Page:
The Distant Hours

I posted a while back about how much I was looking forward to reading Kate Morton’s The Distant Hours, so I thought that now I’d acquired a copy and read it I should probably review it. 🙂

Short version: this book is beautifully constructed and well written, with a central mystery that keeps its grip almost until the final pages, and a sense of homage to other works that doesn’t stop it being its own thing. I read it and loved it and recommend it.

Long version follows under the cut. I nitpick because I care.

The Distant Hours is the story of a young woman uncovering a mystery involving three sisters living together in a dilapidated castle, and the events that led up to a tragedy in 1941. The parallels with I Capture The Castle are obvious – the castle, the twice-married, difficult writer father, the close relationships between sisters disrupted by the arrival of a male stranger – but it’s also a very upmarket cousin to the kind of novel made famous by Barbara Erskine where a modern-day woman uncovers past secrets, and also a deliberate descendant of nineteenth-century Gothic novels and Daphne du Maurier.

The period detail is really well done. The central book-within-a-book, The True History of the Mud Man, written by the Blythe sisters’ father, feels absolutely believable as a work of the interwar years, with that difficult, almost parallel-universe sense of modernity that fantasies from those years often possess, and the evocation of place – of Mildenhurst Castle, but also of London, wartime and present – is astonishing. It’s also really well structured – the narrative hops around in viewpoint and time, but the central question of what happened that night in 1941 unfolds strongly and steadily. I did feel it was a little slow in places, but possibly that was because I was so involved in the plot that I really wanted to know what happened next.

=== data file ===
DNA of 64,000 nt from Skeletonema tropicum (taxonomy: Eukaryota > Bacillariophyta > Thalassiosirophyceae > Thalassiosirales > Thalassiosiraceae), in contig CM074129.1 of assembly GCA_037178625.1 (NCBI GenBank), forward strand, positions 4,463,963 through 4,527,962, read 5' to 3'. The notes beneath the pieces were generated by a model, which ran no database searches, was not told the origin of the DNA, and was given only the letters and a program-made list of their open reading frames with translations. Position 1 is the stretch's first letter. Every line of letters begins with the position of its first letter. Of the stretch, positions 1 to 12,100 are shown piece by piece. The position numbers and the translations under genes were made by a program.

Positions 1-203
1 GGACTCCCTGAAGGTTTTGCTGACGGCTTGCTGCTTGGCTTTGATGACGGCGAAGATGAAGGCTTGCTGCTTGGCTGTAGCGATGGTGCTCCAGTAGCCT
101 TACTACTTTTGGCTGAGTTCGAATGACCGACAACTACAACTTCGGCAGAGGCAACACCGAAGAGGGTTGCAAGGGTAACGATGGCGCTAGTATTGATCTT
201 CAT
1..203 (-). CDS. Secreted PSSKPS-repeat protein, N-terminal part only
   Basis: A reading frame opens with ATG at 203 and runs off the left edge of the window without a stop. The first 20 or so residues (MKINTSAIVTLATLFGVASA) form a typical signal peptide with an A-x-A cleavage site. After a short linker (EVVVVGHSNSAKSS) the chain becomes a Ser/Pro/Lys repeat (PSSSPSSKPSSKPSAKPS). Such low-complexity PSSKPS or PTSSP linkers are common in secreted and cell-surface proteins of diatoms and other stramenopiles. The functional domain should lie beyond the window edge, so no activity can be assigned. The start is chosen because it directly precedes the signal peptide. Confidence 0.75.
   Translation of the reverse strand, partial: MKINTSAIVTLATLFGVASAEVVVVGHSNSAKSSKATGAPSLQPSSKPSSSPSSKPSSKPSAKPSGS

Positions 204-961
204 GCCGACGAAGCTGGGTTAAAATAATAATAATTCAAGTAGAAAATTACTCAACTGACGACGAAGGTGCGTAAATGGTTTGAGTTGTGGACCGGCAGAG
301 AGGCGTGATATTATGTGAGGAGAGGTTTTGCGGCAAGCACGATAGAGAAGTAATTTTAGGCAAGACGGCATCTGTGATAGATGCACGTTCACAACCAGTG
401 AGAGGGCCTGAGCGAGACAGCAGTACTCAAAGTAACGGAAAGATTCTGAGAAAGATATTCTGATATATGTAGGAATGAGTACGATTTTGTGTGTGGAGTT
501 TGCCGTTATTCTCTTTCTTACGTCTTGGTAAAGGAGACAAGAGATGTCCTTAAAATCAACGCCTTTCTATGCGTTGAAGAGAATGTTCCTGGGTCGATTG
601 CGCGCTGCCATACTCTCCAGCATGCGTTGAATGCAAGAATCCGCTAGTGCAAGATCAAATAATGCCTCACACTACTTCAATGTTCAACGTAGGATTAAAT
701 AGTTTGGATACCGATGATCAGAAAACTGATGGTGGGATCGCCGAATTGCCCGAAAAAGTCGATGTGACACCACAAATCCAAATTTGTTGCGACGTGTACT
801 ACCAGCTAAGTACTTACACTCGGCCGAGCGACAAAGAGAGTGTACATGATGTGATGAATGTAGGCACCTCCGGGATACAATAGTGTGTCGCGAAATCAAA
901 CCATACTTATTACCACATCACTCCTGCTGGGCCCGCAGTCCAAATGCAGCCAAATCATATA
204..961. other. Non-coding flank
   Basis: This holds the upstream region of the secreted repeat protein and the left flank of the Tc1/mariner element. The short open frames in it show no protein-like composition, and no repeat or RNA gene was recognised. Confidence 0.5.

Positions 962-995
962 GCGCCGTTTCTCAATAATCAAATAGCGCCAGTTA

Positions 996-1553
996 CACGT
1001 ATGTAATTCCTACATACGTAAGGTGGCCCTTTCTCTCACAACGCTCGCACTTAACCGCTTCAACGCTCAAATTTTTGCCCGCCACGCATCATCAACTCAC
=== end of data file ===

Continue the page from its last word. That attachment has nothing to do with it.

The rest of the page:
I only have a couple of nitpicks. The first one is that I didn’t think the character of Juniper Blythe wholly worked. It’s going to sound like a backhanded compliment, and I’m sorry, but Kate Morton’s evocation of the two elder sisters and their flawed father is so sympathetic, delicate and precise that it made me notice all the more that Juniper wasn’t convincing me as a character. In much the same way as Shirley Keeldar, she stands at the centre of the book but doesn’t really fit there, either as the sort of fey, troubled heroine who would belong in a more two-dimensional treatment of the same material or as a realistic portrayal of a woman on the brink of mental illness.

The second nitpick I have is that I thought the tone faltered in the final pages – the very late and hurried hints of a romance for the 1990s narrator felt out of place, and the epilogue reminded me of the end of the 1940s movie of Wuthering Heights with its improbable skipping ghosts.

If you like time-slip novels or books from the 1930s bittersweet genre or well-constructed mysteries, I heartily recommend The Distant Hours.

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